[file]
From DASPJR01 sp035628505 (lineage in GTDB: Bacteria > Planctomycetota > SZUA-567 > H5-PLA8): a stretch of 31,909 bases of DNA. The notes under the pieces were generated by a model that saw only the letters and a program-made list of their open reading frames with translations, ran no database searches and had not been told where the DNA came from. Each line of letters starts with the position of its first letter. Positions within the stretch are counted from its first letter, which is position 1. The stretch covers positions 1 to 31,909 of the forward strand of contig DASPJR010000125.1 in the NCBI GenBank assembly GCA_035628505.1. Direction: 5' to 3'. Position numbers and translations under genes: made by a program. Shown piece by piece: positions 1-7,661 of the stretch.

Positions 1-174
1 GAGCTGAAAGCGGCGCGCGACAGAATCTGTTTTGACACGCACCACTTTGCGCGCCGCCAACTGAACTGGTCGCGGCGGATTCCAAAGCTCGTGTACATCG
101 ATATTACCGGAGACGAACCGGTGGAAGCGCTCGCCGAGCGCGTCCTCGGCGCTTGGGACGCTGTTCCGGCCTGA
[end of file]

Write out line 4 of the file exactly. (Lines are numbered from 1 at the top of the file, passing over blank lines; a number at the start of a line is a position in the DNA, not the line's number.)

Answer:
101 ATATTACCGGAGACGAACCGGTGGAAGCGCTCGCCGAGCGCGTCCTCGGCGCTTGGGACGCTGTTCCGGCCTGA